One thing that can be seen from many pictures is that the front tires toe in slightly at the bottom. (#12). The kit parts are a bit loose and I haven’t figured out how to leave them so that they can rotate and still replicated this toed in look. As such I glue them solidly to maintain the proper angle. Just inboard of where the wheels connect to the axle, there is an “L” shaped lube fitting on the bottom of the axle. I replicated these using 10 thou brass wire.
The exhaust system also needed a bit of detailing. Where the exhaust pipe attaches to the muffler, there is a small clamp. I replicated this clamp with a thin piece of the PE runner (#13) much like with the “Z” clamps on the engine hatch. The exhaust pipe itself ends once it goes part way up inside the intake cover. It needs to continue over and down into the engine compartment (#14). If you were to open up the engine hatches to display an engine, this will become very obvious, but even without the engine in place it look odd to see the exhaust system not connected to anything.
This picture also shows the road wheels and drive sprockets. The endcaps on the drive sprockets have a small notch/opening on one side (#15). I suspect this is to accommodate a spanner. The road wheel endcaps should have two small notches in them, 180° apart (#16). These were made using a very new (sharp) Xacto blade.
Moving back along the outside of the main hull, a number of other items needed to be added or redone.
The locks for the stowage boxes are too small and mounted too high in the indentation. I added a 0.5mm wide strip that runs from the top of the indentation to the halfway point and then another that protrudes outward. The lock is attached to that. There should also be a small loop at the upper aft corner of the indentation with a chain attached (#18). Once the brackets/strips were added, the padlock from the Eduard set were added in their correct location (#17)
In my opinion, the bolt detail along the side is a bit understated. I sanded off the old bolt heads and new bolt heads were added (#19) using Plastruct hex strip stock. I also added tie downs at appropriate locations along the upper hull (#20). The tie downs were created by glueing a X x X piece of strip stock to the kit surface and then 5 thou wire was used to make the tie down itself. Tie down layouts vary from vehicle to vehicle. I can't determine if these configurations are unique to specific manufacturers or if there is some other explanation. The variations occur primarily on the left side. I have only seen two pictures showing right side tie downs that vary from the "standard" pattern. Below is an illustration of the left side variations and the "standard" right side seen in photos.
I added an antenna and it’s associated wiring as well (#21). The antenna was made from 20 thou rod that has been scraped with an Exacto knife and then sanded to attain the proper taper. Also, the kit shows a raised weld seam where the cab & hull are joined. In reality there should be a slight gap or panel line at this line. The join line was sanded off & rescribed (#22).
The Drive Sprocket housing needs a smaller secondary housing added to the aft side and bolt detail added to the back of the sprocket (#23). A hydraulic (or pneumatic) line was added the hull to the drive sprocket housing (#24). This line exits the hull above & behind the secondary housing and enters it along the upper surface.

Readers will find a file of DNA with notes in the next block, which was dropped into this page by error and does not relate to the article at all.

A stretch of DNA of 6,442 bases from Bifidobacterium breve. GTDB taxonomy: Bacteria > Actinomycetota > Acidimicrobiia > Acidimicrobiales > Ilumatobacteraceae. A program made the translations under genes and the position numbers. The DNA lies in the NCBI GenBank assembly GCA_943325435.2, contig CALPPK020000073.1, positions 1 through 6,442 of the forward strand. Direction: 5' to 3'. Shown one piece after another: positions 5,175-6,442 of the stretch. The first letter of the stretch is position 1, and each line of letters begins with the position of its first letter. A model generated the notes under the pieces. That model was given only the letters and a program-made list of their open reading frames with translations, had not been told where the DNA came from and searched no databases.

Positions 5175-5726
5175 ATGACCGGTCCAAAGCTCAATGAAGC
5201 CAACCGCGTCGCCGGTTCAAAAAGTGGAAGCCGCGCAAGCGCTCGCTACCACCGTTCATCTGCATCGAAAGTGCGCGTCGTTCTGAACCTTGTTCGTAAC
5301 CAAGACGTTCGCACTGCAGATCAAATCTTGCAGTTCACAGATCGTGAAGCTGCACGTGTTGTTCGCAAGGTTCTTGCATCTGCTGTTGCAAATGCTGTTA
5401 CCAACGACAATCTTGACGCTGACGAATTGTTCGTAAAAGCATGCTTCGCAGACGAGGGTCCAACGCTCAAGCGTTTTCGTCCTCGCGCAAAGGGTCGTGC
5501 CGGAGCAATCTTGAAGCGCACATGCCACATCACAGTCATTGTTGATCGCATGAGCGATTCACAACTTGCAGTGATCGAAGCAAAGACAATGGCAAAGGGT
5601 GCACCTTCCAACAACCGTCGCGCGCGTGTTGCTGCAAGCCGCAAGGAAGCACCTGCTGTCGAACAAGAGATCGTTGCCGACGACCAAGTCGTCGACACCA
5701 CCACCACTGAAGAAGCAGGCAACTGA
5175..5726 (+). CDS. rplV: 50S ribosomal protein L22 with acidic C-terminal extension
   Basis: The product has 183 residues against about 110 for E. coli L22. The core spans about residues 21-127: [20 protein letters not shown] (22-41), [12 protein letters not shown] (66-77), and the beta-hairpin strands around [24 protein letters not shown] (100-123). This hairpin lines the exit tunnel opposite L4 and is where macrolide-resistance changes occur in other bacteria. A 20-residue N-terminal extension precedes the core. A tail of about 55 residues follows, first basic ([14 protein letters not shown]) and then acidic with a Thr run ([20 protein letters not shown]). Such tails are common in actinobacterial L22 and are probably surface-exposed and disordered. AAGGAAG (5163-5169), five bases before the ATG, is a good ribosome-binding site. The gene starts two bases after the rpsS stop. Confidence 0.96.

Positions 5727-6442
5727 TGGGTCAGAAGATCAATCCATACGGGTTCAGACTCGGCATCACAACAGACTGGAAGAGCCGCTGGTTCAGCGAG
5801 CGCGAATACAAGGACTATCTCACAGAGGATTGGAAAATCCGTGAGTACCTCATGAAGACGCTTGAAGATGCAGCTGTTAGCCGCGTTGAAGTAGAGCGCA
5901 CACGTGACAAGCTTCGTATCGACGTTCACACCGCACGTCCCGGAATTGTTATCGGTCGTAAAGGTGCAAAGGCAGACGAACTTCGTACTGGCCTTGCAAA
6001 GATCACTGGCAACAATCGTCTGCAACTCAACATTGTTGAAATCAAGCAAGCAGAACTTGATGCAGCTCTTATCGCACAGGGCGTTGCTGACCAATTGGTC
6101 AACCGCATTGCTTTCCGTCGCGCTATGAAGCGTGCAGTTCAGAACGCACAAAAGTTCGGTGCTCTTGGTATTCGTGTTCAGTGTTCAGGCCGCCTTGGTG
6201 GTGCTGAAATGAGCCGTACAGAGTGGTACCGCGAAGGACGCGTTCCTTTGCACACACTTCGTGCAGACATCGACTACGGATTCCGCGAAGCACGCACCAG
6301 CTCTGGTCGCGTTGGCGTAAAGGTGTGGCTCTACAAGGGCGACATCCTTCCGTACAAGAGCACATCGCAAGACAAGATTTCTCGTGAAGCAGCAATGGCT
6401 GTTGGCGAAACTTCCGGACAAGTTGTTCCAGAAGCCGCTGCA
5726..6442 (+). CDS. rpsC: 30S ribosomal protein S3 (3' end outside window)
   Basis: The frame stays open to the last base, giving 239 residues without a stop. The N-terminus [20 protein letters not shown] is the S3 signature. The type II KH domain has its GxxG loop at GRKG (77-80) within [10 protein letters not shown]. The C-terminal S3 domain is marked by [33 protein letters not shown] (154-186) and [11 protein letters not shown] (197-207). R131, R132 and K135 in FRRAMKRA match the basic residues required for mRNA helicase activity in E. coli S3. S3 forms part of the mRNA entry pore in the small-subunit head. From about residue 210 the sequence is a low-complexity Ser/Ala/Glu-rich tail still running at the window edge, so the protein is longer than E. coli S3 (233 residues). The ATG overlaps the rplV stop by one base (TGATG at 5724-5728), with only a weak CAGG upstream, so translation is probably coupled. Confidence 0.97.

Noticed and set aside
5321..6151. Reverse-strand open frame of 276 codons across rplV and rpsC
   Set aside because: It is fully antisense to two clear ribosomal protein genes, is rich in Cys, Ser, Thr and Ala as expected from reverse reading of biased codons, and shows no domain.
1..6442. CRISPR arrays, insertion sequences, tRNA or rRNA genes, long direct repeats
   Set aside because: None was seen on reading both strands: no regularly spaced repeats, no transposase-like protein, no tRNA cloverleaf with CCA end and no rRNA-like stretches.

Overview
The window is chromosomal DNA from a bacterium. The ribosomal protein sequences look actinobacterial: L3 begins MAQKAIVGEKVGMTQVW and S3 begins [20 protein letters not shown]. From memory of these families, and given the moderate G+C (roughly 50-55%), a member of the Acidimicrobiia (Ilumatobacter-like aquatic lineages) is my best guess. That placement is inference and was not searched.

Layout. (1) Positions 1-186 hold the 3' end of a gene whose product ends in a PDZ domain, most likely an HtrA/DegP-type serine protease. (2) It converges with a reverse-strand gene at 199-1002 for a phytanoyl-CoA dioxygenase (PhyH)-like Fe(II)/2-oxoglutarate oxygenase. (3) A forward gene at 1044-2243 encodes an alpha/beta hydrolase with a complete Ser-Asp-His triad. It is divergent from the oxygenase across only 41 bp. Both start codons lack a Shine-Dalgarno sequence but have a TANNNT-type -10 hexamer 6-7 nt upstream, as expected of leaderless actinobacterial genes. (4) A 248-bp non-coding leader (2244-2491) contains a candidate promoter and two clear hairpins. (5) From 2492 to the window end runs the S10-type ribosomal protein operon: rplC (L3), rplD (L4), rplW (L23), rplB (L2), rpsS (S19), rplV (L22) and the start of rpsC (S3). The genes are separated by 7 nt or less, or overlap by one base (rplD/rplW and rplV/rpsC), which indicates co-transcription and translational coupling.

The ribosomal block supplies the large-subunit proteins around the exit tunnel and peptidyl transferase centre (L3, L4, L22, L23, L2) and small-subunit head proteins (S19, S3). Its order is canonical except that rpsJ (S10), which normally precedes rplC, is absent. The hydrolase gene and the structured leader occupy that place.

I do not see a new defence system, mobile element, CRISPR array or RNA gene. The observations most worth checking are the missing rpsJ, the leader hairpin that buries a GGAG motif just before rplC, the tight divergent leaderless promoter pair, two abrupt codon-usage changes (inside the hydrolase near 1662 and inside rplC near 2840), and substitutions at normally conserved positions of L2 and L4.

Torsion bar stops or bumpers were also added above each torsion bar (#25 & #27). These are on all ausfs of the Sd Kfz 251 as well as the parent Sd Kfz 11 and are completely missing from the kit. When I built this kit was I had to make each of the bumpers from scratch. Since then, AFV Club has released its upgrade for the SdKfz 251, which includes very nice injection molded, parts as well as most everything below the fender/cargo boxes.
I added a track tensioning mechanism to each side above last wheel on either track run (#26). This consisted of an anchor post (sticking out from the hull, forward of the last torsion bars), a tensioning bracket added to the top of the last torsion arm and a tensioning screw with a bolt head that goes from the anchor to the bracket and then protrudes out the back.
The kit tracks are somewhat undersized, a bit featureless and they just can't replicate that characteristic sag. I replaced them with Anvil tracks which are fantastic but, unfortunately, no longer available. Other replacement track sets are available from Fruilmodel and Model Kasten.
At this point I must admit to being able to talk the tweak talk, but couldn't quite walk the tweak walk. The Sd.Kfz. 251's and parent Sd.Kfz. 11's torsion bars/torsion arms protrude about 1 mm beyond the torsion arm bearing on the lower hull (#28). The road wheels on the real vehicle do not stick out further, the difference is taken up by shorter axles. The Tamiya kit has these molded directly on the hull side. MR and AFV Club make individual replacement torsion bars, the AFV set being the more complete. Each of the torsion bar bearing covers should have 6 bolt heads securing them (#29). If you do not separate the torsion arms then only 5 are necessary, as the sixth cannot be seen.
Much of what was done by hand in the section has been rendered completely unnecessary with the release of the AFV Club suspension set for the 251 (AF 35043). This set pretty much takes care of everything below the stowage boxes… but of course it wasn't available for this build.
I added more bolts to the underside of the hull (#30). Bolts locations can be confirmed photographically to line “X”. Forward of that is speculation; I just took my best guess at a layout. I also added a small access plate forward of the aft hull break (#31). This can be seen in many photographs. The air valve and it’s associated piping, which connects the valve to the aft pneumatic air inlet port (#32) was also added.